Hundreds, if not thousands, of Native American women are reported missing each year, with no resolution in sight. The FBI’s own database says that in 2017, Indigenous women accounted for 1.8% of all missing persons cases, despite only representing 0.8% of the country’s overall population.
As one example, the Seattle office of the FBI is seeking information on a missing woman, Mary Davis Johnson (Tulalip), who has not been seen since Nov. 25, 2020. They are offering a $10,000 reward in return for credible tips. Per a 2019 report from the Urban Indian Health Institute, the state of Washington is second in the nation when it comes to the number of cases of missing Indigenous women, with Seattle itself ranked the top city for such crimes nationwide.
Circling back to Gabby Petito’s disappearance, many have pointed out that at least 710 Indigenous people vanished between 2011 and 2020 in Wyoming, the state where Petito was last reported to have been in. Per Wyoming’s Missing and Murdered Indigenous People Task Force, over half that figure were women.
In addition, the report found that 50% of missing Indigenous peoples are still missing a week after their disappearance, and 21% remain missing for over 30 days. This is in contrast to the 11% rate noted for white people who go missing in Wyoming. Some estimate that Indigenous people have been reported missing in 22 of the 23 counties in Wyoming, despite the state having only one official Tribal reservation.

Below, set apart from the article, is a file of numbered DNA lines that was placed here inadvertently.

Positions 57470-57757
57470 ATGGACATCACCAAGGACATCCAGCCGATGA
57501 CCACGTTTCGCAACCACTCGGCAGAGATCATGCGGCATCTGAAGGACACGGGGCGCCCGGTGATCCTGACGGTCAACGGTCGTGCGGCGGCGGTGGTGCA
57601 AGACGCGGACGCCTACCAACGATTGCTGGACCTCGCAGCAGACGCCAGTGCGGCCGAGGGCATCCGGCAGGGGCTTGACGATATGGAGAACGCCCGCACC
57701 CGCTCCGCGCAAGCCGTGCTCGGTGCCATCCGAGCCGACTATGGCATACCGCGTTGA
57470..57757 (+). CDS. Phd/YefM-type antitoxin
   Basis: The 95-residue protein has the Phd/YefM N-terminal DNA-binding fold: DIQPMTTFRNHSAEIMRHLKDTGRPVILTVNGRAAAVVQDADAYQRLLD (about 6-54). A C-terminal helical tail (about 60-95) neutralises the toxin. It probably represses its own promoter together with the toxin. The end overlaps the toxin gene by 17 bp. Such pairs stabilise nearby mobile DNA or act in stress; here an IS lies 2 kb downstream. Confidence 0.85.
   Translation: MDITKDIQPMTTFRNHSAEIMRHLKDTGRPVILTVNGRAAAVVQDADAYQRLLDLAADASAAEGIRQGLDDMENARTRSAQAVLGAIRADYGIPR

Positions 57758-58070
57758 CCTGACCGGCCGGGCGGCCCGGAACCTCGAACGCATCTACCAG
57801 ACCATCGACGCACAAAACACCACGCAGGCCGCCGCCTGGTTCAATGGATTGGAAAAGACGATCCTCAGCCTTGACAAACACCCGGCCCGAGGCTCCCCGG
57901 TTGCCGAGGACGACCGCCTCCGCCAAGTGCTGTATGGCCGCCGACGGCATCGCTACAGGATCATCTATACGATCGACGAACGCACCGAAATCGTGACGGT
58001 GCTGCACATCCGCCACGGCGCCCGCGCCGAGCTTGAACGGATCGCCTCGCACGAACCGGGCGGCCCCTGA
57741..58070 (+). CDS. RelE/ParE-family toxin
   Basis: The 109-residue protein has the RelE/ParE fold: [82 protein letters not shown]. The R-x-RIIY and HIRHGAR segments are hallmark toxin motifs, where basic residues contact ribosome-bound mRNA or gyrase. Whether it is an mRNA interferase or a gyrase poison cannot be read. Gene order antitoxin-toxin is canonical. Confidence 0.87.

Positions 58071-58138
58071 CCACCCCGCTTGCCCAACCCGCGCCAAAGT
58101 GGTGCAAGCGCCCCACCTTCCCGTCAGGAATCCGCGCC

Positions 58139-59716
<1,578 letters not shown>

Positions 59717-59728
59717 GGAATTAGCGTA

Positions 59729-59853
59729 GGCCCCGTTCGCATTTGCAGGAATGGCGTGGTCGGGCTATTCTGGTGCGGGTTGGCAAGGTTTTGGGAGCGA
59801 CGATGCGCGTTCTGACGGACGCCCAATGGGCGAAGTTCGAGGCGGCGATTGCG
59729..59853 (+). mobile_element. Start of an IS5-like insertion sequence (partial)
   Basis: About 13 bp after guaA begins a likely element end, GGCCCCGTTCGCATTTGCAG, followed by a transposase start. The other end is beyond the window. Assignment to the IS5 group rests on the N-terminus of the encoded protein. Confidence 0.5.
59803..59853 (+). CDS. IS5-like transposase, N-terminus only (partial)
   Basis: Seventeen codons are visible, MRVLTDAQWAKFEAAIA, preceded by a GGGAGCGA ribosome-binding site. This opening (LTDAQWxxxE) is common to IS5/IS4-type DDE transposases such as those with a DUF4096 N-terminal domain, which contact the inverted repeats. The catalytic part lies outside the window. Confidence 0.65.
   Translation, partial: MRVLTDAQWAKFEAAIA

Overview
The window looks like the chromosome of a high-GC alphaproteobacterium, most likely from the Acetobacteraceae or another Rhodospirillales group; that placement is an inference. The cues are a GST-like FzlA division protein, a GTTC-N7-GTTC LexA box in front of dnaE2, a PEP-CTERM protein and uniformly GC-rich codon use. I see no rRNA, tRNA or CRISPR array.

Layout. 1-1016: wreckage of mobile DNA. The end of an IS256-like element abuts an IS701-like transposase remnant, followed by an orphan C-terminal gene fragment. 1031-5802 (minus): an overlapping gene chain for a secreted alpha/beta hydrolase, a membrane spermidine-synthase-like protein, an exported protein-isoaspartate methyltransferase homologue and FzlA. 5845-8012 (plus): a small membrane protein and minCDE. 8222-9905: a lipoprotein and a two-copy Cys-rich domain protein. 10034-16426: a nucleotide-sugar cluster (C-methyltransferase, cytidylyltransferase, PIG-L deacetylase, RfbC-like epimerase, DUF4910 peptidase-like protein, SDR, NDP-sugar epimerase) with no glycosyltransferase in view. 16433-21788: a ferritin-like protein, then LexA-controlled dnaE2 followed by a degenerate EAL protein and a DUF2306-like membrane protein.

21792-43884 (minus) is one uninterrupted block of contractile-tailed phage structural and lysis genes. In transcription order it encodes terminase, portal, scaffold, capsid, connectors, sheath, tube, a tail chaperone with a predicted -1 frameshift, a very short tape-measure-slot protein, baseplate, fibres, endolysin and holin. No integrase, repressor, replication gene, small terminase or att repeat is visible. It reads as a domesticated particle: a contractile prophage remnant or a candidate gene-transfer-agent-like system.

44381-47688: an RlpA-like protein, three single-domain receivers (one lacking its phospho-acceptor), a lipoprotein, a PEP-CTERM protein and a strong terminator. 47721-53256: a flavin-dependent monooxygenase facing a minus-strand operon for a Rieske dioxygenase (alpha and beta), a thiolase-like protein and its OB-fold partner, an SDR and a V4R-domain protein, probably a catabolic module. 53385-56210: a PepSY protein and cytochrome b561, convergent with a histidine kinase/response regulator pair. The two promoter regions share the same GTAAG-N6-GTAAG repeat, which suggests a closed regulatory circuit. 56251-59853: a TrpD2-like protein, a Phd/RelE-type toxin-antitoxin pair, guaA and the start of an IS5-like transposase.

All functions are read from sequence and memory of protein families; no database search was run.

At the crux of this complicated issue is the fact that while Petito’s case has understandably drawn attention from the public and law enforcement, and her death — if confirmed — would be nothing less than a tragedy, there is also a disparity in the attention given to Gabby’s case, versus the thousands of other women and girls of color who go missing and unrecovered every year.
Thousands of people online are trawling through every possible nook and cranny of Gabby Petito’s online footprint, from looking at her social media profiles, where she documented her cross country road trip, to looking at what songs she added when to a public Spotify playlist. As one source put it, “Every new detail of the case has been pored over, analyzed, and dissected by dedicated groups of Petito investigators online.”